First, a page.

Hi Rod, have I told you lately that we can make loads of money together
I hope you don’t mind me addressing you in such casual style. It’s just that starting this letter “Dear Mister Stewart” would fly in the face of everything I have ever read or seen of you. Trusting this communication to your recording company, or to your agewnt, or to your promoters might not be such a good idea. Best to cut out the middle-men here, I feel. Best if we just keep this between ourselves as it might just be the makings of a handy little earner for both of us…’
I am marking the envelope ‘ Private & Personal’ to keep the contents away from prying eyes and sending it to ‘Sir Rod Stewart, Singer, Essex’. The post office in England should have no problem tracking him down.
‘…So to what do you owe the pleasure, you must be asking yourself. Why is an unknown Irishman taking the time and trouble to write to you (in old-fashioned longhand)? Must be something of interest, you’ ll be thinking.
A new song perhaps? No, though you could use some fresh material, dare I say. Some sartorial advice, maybe? No, your correspondent has the dress sense of Johnny Fortycoats…’
Hmm. Scrub out Fortycoats. Something closer to Rod’s roots is required.
‘…has the dress sense of a Bay City Roller, caught in a sad seventies time warp. This letter is by way of being a business proposal. I considered making a pitch to Tom Jones but I come to you instead. I thought I’d let you in on the ground floor, so to speak.’ That should catch his attention. Let’s cut to the chase. ‘Rod, it may surprise you to know that there’s a guy with a frizzy wig and a tartan scarf appearing this very evening at the El Paradiso lounge in Los Paranoia, Tenerife billed as “Red Stewart - Tonight’s the Night”.
Hermione – that’s my wife, by the way – caught up with this Red lad as we strolled hand in hand along the sea front while on sub-tropical island holiday. There, next to the all-day-breakfast joint, we heard someone singing “Maggie May” and giving it socks, in a bar-cum-restaurant.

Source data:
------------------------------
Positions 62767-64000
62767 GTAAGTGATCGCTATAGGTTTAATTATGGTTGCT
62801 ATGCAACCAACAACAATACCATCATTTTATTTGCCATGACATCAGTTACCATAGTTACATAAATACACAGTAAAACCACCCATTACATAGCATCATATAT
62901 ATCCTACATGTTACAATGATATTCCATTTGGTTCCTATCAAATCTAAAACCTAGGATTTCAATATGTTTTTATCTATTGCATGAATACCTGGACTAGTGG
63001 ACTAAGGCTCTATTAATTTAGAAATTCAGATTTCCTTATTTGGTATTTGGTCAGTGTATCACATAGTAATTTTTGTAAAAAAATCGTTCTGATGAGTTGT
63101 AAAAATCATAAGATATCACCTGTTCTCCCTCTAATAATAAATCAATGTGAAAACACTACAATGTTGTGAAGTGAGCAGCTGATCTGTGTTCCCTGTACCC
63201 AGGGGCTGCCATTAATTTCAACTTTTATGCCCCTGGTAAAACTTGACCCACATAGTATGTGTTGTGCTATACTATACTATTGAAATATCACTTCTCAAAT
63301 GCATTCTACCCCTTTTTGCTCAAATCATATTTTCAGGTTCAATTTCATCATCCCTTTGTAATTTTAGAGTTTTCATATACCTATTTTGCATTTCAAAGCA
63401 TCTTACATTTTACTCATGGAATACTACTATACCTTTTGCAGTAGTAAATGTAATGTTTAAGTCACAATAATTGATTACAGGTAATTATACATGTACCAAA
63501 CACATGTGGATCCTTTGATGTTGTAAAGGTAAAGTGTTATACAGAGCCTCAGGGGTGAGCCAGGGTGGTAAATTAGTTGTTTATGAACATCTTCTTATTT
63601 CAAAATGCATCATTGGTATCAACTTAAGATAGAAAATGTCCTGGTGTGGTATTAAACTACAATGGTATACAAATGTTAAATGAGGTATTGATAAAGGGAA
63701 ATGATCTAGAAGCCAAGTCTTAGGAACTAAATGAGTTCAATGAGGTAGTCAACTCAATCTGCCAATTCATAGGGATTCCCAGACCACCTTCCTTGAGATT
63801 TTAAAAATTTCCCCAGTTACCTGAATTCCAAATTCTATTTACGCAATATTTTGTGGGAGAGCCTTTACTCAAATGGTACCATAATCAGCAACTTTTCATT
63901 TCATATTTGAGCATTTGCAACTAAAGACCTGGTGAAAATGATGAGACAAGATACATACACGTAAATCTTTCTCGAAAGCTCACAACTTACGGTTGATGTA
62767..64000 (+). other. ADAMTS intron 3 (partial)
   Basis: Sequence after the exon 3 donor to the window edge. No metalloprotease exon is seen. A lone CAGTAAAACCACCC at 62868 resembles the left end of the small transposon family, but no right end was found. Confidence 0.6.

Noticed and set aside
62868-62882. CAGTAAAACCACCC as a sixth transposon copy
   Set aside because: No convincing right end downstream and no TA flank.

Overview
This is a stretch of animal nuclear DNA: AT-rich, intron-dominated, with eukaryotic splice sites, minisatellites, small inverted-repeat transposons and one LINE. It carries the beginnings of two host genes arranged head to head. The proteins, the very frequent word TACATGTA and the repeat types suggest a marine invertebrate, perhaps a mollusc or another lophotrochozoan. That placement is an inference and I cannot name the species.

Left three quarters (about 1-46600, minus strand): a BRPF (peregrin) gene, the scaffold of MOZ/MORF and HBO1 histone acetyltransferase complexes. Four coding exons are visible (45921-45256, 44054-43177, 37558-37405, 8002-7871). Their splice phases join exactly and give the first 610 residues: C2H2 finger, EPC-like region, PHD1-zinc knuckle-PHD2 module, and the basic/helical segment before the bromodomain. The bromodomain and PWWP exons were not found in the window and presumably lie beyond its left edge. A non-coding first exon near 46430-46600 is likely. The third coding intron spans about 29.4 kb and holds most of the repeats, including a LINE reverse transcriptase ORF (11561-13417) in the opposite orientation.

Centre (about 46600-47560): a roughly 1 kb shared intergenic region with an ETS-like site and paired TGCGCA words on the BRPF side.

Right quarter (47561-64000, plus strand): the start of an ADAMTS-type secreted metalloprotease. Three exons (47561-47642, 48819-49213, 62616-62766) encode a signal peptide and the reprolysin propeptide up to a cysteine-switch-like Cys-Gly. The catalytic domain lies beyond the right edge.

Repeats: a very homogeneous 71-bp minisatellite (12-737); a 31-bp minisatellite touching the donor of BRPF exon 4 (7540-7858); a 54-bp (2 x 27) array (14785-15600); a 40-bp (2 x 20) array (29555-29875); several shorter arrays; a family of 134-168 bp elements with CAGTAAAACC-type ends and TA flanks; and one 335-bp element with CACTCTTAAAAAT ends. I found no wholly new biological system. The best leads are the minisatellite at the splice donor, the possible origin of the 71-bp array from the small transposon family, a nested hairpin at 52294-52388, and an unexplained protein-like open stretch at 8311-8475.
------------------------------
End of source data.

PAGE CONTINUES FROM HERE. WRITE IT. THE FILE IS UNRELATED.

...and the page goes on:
In fairness, he made a fair fist of it too, though he needs to gargle his tonsils in Glen Fiddich for a couple of years before he matches the master. And he only had a tiny stage in a corner under the TV, so he wasn’t risking any show-off heroics with the mike stand for fear of injuring the couple eating paella in the front row.
After spotting this doppelganger the once, we noticed his promotional material all over. Mondays, Red and his karaoke machine hit the Hasta La Vista in Los Crustianos. Tuesdays, he is “Sailing” into Puerto Colonica. And so on, seven nights a week.
Now, before you ring your legal advisers to have this man stopped in his backing tracks, let me suggest a cunning alternative. Why don’t you and me set up a TV documentary? We’ ll get a camera crew to follow this Red Stewart around the pubs and clubs of Tenerife. Then on the last night of filming, you hop up out of the audience – unannounced, like - and join him in a chorus of “The First Cut is the Deepest”. If poor old Red doesn’t have a coronary on the spot, it should make a great impromptu duet.
This could be mega, Rod, with a series to be made, easy-peasy, because there are tribute acts around every corner out here. You probably have contact details for Tom Jones, or how about Neil Diamond, Madness (yes, one man covers all of Madness), Sting, the girls from Abba and Diana Ross?
Unfortunately, some of the artistes are beyond the scope of such an ambush by the real thing. Even as I write, Hermione is checking out a man with a leather jacket and a dodgy moustache who believes he is channelling the late George Michael.
And I have started coaching young Persephone in the art of imitating Dusty Springfield. Our daughter wanted to try her hand at Adele but I persuaded her that she has enough hair for the beehive look. If the Leaving Cert does not work out for her, then she can always earn a living with “Son of a Preacher Man”.
I look forward to hearing back from you soonest,